Late March is usually when the fruit orchards blossom, with the days averaging about 60 °F (16 °C), the nights about 35 °F (2 °C). Spring tastings happen at many of the vineyards in April and May, and are accompanied by food and wine pairings. High season occurs during the summer months of June, July and August. Late summer can range around 90 to 100 °F (32 to 37 °C) in this desert biome, but is well worth the visit because the peaches and other fruit crops fill the fruit stands throughout the region. The West Elks AVA is best visited June–September, before the mountain passes become snowy. Autumn weather is mild and sunny during September, and the perfect time to visit. September is harvest time for the grapes, and home to Colorado Mountain Wine Fest, the official wine festival of the Colorado Association of Viticulture and Enology (CAVE). This increasingly popular four day festival is the Oktoberfest of Colorado's wine industry, so book your rooms early. It is the biggest event of the year in the Grand Valley, and hotel rooms fill quickly. The Wine Fest is accompanied by Tour of the Vineyards, a bike-a-thon and chance to cycle to Palisade and Orchard Mesa wineries and sample the fare. The third week in September is also the height of the fall color season in Colorado, when the aspen and cottonwood trees change many brilliant colors of yellow, red and orange. October is a shoulder season where the weather is usually decent, but minus the crowds and high hotel prices. November through February are the slow months, when the Grand Valley shuts down for the winter. Bargain hunters can still book hotel rooms at drastically reduced prices, while a majority of the wineries and tasting rooms remain open. Be sure to call ahead, however. Western Colorado is home to an oil shale and natural gas boom, and many hotels are already full of energy workers needed to work the fields.

Wine resources

To sign up for a wine class or learn more about Colorado Wine, please visit this official link:

Get in

To visit the wine country, wine lovers are going to have fly and/or drive.

By plane

There are major airports in Denver and Grand Junction, and regional airports in Aspen, Vail and Telluride.

Rental car agencies at Walker Field include:

Taxi service is also available at the airport.

By car

By train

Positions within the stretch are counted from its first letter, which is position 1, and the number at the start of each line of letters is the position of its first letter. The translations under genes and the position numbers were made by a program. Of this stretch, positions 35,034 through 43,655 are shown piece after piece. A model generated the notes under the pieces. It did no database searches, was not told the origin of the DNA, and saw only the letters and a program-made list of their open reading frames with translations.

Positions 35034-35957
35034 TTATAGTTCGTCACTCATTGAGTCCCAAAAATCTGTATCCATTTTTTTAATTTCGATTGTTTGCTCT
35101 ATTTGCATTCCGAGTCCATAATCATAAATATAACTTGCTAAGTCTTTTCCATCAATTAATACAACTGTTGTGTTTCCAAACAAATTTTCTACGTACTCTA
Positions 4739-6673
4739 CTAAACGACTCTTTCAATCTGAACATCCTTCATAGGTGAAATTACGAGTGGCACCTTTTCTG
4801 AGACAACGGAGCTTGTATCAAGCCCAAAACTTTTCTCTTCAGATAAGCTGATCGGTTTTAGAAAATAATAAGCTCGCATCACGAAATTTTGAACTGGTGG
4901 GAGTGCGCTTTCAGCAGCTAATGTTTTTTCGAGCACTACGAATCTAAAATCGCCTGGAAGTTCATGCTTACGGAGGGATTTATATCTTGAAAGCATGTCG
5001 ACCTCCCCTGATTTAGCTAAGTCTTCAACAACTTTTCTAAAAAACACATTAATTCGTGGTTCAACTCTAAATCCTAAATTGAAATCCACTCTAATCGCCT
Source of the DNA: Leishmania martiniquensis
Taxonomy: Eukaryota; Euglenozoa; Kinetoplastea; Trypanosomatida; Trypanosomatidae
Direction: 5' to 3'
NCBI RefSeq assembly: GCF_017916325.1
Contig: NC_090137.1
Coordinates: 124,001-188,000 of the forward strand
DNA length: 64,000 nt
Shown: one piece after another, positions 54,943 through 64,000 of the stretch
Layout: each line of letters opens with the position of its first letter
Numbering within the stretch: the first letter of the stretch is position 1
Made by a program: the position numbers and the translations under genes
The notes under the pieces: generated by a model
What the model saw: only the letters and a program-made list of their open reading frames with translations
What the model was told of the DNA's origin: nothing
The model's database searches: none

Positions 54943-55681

Amtrak serves nearby Grand Junction with the California Zephyr, which runs daily between Emeryville (in the San Francisco Bay Area) and Chicago. Amtrak and AAA partner to run several Wine Trains between Denver and Grand Junction each spring.

There is no train service to the communities in the West Elks AVA.

By bus

Get around

The Grand Valley's roads were originally designated by how many miles they were from the Utah border to the West. This "grid" was further defined by a North-South axis of roads demarcated by letters of the alphabet: A, B, C, etc. Unfortunately, the map collided with reality; the roads had to skirt a patchwork of fields and orchards. No one was willing to relinquish valuable arable land for orderly roads. The results are a bewildering amalgam of added fractions and decimals. Travelers may find themselves at F 3/4 Rd or D.50 Rd. The best answer is to grab a free map at one of the local Visitor's Centers or Chambers of Commerce.

Travel by car, bike, or rent a limo or shuttle service and go on a wine tasting tour. Please enjoy the wine in moderation and drink responsibly. Colorado's drunk driving laws are strict.

There are tour services available, as well.




Tour the wineries and sample the vintages in a casual atmosphere complemented by mountain or desert scenery. The free tours and tastings are laid back, informative and family friendly. Colorado's Wine Country offers many complex reds and whites for serious wine lovers. Most of these little wine towns also tend orchards, so many wineries produce an assortment of fruit and dessert wines. There are a wide variety of sweet wines and blushes to satisfy even the most inveterate sweet tooth. Please note, not every vineyard offers a tasting room, while some open by appointment only. These vineyards are included because they are still available on wine lists and are sold at area liquor stores.

Grand Valley AVA Wineries

Semillon Grapes Await Pressing, Colorado
Vineyards in the Grand Valley

West Elks AVA Wineries

High altitude vineyards yield an assortment of white varietals